I've done this and it turned out well for me, but you should approach this cautiously. In late 2004, I purchased 2 rental houses in the Phoenix area for about $180M each, putting down 25% on each and getting a mortgage on each home for the balance. The 25% down payment on each house represented an investment of about $36M cash plus about $55M from a $100M line of credit on my primary residence. The rental homes shot up in value about 40%. I got a second trust deed for $40M on one of the homes, and then paid down my $55M balance on my HELOC by that amount. The rental homes are now at about a breakeven cash flow. I guess the point is that it can be done, and there are a lot of different ways to address the financing, but probably the main point to consider is that the less you put down, the less likelihood that you're going to have a positive cash flow situation, which I think is essential to consider for a long term situation. I live in San Diego but bought in Phoenix because I couldn't make the cash flow work in my favor in California. So do some shopping, work the numbers, and good luck to you.
First a loan originator then a realtor if needed, you only need the realtor if its something listed, there are some forsale by owners out there, but I would recomend a realtor because they handle the legal side of buying a home. Where do you live and where are you looking to buy rental properties? If you are interested I can get you approved and I have a realtor if needed thanks! firstname.lastname@example.org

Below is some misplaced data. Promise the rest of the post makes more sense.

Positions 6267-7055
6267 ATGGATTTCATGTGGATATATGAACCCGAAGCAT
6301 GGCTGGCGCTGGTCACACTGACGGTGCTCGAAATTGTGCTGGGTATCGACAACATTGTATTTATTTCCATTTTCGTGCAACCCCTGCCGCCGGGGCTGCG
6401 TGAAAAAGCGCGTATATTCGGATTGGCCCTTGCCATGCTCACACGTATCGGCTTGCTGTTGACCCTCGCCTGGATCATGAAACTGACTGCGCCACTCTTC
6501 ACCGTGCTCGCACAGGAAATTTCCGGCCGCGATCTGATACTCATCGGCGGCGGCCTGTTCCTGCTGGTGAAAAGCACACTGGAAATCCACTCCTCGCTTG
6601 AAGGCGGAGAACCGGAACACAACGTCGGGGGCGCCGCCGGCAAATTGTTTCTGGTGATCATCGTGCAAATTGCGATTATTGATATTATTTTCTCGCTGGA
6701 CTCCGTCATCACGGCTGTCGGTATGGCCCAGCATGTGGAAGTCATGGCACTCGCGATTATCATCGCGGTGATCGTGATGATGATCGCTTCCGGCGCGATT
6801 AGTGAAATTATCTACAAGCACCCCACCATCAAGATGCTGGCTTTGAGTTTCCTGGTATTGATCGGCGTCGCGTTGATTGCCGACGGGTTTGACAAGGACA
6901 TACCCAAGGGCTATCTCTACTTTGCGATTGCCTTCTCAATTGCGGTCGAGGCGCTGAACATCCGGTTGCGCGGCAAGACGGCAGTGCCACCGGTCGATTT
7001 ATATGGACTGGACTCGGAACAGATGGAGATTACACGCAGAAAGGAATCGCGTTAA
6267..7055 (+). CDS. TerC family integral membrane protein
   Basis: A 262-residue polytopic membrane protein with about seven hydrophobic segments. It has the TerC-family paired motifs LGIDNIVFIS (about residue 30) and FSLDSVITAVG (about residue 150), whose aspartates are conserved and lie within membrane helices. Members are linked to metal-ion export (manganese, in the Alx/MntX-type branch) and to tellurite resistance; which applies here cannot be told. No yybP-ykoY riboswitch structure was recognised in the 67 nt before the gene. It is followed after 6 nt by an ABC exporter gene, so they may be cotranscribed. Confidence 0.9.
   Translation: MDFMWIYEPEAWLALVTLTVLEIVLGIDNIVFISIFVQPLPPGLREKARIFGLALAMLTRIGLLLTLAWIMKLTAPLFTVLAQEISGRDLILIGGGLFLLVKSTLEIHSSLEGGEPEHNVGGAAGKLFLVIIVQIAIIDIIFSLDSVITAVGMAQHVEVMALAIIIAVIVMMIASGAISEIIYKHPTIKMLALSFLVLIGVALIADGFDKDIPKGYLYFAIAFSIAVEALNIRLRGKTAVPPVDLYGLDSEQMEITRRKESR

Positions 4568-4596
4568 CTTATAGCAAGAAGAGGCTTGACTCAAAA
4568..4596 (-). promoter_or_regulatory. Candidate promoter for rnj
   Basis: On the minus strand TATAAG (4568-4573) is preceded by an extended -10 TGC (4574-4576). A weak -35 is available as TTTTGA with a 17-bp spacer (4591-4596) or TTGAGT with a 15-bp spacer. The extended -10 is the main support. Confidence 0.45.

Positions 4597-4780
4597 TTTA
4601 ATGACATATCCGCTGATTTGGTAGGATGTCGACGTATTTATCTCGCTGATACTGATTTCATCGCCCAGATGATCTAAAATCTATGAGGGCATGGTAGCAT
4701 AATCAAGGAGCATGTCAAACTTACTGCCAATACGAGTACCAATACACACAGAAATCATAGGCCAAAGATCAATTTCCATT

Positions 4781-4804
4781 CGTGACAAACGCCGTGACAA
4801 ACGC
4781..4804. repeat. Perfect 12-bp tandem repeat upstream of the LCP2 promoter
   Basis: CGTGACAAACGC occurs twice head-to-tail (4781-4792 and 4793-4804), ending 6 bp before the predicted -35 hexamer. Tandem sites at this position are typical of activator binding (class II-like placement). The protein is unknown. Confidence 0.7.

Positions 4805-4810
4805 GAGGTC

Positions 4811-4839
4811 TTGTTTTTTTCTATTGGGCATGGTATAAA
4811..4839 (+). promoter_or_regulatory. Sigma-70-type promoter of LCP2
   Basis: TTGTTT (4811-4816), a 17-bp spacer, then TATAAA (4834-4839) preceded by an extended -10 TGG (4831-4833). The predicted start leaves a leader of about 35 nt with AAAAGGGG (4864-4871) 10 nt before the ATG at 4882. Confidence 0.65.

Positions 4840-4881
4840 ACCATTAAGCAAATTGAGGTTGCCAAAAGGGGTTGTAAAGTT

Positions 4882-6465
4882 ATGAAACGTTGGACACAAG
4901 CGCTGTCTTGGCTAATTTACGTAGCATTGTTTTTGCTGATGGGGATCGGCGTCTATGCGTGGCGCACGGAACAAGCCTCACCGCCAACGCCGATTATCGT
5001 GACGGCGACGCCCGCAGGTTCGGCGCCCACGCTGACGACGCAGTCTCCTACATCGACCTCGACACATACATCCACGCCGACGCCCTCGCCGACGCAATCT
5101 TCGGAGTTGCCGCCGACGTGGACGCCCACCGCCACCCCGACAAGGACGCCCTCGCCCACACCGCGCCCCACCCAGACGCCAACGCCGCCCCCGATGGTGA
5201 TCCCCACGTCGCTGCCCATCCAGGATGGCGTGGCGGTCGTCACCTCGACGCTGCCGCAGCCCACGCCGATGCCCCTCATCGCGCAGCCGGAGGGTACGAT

On a rental property, the most important thing is CASH FLOW - from experience. Your total monthly mortgage payment (loan, taxes, HOA and insurance) should NEVER be more then 50% of your total monthly gross income. For example: if your income per month is $1000, then your total payment shouldn't be more then 500. The other 50% is used for expenses, loss of income, etc. Trust me, it will be used.
Check out have tons of articles and advice from real-estate experts. (and you don't have to pay for anything) As you start looking at properties, figuring out how much they will rent for and how much you will be paying and such, don't forget about costs such as taxes, insurance and vacancies. You're rentals won't always have people in them, and a lot of people don't account for that. As for financing, find properties that will work for you, then worry about paying for them. If you find a good deal, money will come. Feel free to email me if you have any questions.